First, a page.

10. Hi there Those names don't ring a bell - but it was 15 years ago that my hubby got me the book. I've scoured my bookcases but can't find it anywhere - I have a feeling that I wasn't up to dealing with my own at the time, let alone reading about anyone else's, so it probably went to a charity shop. Lots of info from the fantastic Subs on the other thread though.
  11. There was a scottish team football manager who had an aneurysm and wrote a book and I think this was the title as it was the statistic he was given. Can't for the life of me remember who it was though - not Ferguson, way before he had his and I had mine; which is 15 years ago this year.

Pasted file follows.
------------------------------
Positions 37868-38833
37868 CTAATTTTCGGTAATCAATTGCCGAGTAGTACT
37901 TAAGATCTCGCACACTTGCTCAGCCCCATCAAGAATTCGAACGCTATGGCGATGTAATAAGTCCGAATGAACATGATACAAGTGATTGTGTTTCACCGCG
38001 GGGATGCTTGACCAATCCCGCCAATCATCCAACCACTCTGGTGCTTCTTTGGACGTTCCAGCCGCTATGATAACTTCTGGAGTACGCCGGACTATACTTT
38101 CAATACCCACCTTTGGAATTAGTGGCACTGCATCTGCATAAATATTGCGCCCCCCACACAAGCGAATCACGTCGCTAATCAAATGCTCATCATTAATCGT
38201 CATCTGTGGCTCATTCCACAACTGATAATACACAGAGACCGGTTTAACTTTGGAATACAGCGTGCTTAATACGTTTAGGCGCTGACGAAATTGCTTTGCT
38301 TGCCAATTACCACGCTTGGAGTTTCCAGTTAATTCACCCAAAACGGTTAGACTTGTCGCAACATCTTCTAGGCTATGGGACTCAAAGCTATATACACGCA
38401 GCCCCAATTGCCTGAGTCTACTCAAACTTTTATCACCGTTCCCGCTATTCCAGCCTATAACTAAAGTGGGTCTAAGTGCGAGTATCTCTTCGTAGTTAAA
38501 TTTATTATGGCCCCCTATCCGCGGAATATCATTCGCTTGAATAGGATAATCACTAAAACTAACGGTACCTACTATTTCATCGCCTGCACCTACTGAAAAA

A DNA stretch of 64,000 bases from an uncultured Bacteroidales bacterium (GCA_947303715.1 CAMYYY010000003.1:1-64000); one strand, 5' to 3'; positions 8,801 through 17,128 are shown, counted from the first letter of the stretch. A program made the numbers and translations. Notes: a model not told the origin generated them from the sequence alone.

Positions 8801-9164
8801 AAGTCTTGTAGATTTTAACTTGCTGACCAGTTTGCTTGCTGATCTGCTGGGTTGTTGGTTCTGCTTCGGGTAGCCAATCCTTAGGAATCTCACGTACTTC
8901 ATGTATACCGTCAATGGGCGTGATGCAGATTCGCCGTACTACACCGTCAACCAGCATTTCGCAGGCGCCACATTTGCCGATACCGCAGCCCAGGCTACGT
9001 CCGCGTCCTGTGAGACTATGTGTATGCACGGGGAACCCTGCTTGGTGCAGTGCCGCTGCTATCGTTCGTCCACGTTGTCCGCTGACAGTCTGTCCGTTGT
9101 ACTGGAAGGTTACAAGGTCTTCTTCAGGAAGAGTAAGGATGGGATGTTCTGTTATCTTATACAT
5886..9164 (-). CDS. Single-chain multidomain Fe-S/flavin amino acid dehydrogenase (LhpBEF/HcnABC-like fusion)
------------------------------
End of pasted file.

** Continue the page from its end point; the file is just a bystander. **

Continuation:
12. Hahaha I'm talking regular - dabbled with the other in my early 20s but did nothing for me and preferred alcohol on a night out. Been smoking "regular" for 35 years and Neurosurgeon told me it had nothing to do with smoking and my chances of it happening again would be minimal with or without smoking. He also stated "off the record" that in my particular case, and because of the size of the aneurysm, that smoking probably saved my life - only because my SAH was aneurysmal and they believe it was there from birth. They had given me a full body scan with dye initially and found no other aneurysms and that all of my arteries were perfectly healthy, plaque free and blood was flowing freely through them all. Apparently they were the arteries of a 20 year old non-smoker - genetics I think. Obviously I am not saying that everyone will be OK to carry on smoking, as we're all as different as our bleeds are, so you should always follow the advise of your GP / Specialist.